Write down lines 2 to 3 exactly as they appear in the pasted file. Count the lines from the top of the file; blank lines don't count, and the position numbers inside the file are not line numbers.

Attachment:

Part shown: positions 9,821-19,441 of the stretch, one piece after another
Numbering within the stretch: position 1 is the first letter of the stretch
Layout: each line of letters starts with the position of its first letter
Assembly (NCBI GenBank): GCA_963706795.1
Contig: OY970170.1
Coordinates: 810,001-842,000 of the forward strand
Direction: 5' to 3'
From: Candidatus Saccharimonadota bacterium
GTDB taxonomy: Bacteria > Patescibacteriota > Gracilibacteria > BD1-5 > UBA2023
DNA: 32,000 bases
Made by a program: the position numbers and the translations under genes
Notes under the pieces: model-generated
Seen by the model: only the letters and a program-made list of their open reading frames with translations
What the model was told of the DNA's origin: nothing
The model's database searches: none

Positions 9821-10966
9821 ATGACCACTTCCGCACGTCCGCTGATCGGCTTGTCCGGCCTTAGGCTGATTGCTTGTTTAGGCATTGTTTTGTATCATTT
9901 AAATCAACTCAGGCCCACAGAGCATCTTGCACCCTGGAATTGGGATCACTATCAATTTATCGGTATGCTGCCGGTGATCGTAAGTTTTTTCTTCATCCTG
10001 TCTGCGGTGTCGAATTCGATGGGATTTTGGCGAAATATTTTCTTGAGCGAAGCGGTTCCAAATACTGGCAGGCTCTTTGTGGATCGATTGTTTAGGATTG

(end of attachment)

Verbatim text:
Numbering within the stretch: position 1 is the first letter of the stretch
Layout: each line of letters starts with the position of its first letter